Up until the 1950s it was agriculture which defined people’s lives; only the younger sons in a family worked in the goldmines or cocoa plantations in the South – and this on a seasonal basis. But by the 1950s and 1960s ever fewer members of a family were able to live off the land, and farming no longer sufficed in funding people’s lives. Today those who “keep the home fires burning” are a bare minority of the population. “Many have low-skill jobs such as caretakers and watchmen,” says Isidore Lobnibe. “But since the 1970s there has been an increasing number of well-educated family members – clerics, officials and intellectuals.”
Perhaps even more important for the family’s cohesion than the name is their land in the “home” village in Ghana. “For one thing, when all else fails, the land constitutes a kind of fallback position, at least the rural part of the family won’t let you go hungry. This is important in a state where the social-insurance system isn’t as fully developed as ours,” says Lentz. Even more important is the symbolic aspect of belonging since it is the family’s land ownership which defines who one is: “To become anything you must be affiliated with a certain family, be able to point to some land, or at least to a traditional district of the town where you can trace your family back to the town’s original founders. You’re not a complete person if you don’t have that type of basis.” This still holds true today and beyond the country’s borders, a fact which is confirmed by Lobnibe: “I’m a university professor and define myself as an intellectual, but I still have to nurse my family ties. As a family member you are constantly being reminded of what your position as husband, son or father is.”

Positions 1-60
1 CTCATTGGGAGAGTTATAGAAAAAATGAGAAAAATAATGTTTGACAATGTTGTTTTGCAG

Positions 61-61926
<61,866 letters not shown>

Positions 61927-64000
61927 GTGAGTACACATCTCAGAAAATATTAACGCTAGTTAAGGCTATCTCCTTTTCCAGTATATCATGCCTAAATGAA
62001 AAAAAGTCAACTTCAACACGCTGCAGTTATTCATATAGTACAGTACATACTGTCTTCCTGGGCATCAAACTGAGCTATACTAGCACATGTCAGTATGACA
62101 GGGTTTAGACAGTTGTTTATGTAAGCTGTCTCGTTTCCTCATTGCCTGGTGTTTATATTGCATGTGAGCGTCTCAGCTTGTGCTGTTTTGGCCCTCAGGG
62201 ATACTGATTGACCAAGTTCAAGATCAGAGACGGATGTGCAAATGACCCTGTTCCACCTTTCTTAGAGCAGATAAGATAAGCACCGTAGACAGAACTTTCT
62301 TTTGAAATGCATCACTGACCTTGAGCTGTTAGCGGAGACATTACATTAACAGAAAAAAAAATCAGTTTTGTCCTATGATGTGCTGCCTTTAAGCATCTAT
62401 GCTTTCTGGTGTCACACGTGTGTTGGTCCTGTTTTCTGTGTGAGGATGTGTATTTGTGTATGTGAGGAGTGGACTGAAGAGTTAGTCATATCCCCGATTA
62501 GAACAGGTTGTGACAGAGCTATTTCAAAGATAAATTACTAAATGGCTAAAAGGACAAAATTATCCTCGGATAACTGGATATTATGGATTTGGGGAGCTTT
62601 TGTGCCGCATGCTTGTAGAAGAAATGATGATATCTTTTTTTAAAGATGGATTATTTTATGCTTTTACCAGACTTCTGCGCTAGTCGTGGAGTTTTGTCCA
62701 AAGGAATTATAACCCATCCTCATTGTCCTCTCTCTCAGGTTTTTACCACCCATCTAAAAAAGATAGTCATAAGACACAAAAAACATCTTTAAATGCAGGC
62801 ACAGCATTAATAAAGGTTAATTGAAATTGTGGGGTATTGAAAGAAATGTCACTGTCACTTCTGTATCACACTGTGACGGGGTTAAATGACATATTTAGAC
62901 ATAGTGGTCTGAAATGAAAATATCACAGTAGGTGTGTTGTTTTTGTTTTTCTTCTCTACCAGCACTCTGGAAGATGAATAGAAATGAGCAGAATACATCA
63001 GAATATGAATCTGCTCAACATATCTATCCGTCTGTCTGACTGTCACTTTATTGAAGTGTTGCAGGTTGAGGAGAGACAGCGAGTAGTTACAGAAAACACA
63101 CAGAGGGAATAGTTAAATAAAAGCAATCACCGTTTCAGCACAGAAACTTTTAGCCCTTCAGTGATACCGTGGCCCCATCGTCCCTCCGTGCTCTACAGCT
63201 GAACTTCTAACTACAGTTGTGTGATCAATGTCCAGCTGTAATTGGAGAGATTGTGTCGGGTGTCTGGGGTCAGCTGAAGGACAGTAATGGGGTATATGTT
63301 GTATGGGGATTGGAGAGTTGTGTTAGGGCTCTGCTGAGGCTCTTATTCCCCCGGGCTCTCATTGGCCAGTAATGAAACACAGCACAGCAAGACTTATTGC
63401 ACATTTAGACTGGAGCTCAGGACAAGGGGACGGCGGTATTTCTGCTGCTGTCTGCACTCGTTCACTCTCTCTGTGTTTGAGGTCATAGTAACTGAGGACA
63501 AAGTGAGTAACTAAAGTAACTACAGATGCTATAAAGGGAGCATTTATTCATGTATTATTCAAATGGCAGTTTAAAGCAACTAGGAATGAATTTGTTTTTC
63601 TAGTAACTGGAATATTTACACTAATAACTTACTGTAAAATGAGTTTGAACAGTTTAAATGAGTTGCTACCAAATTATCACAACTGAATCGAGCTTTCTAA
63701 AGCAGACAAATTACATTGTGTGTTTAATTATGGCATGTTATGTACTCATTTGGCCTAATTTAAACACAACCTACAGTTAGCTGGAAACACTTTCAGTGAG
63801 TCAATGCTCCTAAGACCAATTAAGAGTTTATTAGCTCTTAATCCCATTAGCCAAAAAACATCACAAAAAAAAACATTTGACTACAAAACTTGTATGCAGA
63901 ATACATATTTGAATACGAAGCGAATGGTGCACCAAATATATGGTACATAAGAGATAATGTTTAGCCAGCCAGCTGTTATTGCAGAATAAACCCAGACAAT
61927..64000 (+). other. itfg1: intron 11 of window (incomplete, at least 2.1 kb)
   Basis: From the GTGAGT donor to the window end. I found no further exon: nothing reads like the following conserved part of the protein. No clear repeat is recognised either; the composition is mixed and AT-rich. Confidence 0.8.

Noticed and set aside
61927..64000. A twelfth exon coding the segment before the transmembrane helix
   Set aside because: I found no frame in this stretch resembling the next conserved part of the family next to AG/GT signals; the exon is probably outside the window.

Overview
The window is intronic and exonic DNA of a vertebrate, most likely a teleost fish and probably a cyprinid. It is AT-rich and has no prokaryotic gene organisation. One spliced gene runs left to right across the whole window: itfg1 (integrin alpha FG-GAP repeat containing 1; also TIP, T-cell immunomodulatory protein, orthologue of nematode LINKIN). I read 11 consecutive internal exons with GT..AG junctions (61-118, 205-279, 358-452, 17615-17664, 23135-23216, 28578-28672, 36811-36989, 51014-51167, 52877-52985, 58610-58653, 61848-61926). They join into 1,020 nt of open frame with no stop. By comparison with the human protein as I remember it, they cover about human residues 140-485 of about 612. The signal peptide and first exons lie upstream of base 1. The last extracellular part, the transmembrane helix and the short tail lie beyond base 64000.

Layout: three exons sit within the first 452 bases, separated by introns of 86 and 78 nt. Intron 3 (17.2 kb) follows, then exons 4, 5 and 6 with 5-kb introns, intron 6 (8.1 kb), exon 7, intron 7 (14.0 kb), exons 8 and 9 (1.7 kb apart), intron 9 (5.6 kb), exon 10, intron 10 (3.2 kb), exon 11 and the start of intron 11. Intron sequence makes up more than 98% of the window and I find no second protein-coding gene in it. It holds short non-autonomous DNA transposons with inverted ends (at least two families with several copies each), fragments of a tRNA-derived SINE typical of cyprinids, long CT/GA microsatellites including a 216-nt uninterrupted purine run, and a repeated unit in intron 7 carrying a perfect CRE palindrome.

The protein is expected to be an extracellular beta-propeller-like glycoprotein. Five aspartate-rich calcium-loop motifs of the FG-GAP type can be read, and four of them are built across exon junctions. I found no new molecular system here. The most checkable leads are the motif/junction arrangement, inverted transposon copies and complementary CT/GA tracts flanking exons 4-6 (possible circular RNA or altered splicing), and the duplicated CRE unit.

Hasn’t the worldwide trend toward smaller families eroded the house of Yob’s cohesiveness? “Yes and no – I live with my nuclear family in the United States but every summer I visit Ghana with my children,” says Isidore Lobnibe, who in any event meets up with family members in Ghana on important occasions, mostly funerals. “I know children who complain to their parents that they didn’t teach them the local language, that they didn’t take them to Ghana when they were small, they are looking for their roots.” But social media helps keep the lines of communication open. “The children stay in contact through their smartphones. I use Instagram, Twitter and Facebook to maintain the family connection,” says Stanislas Meda Bemile.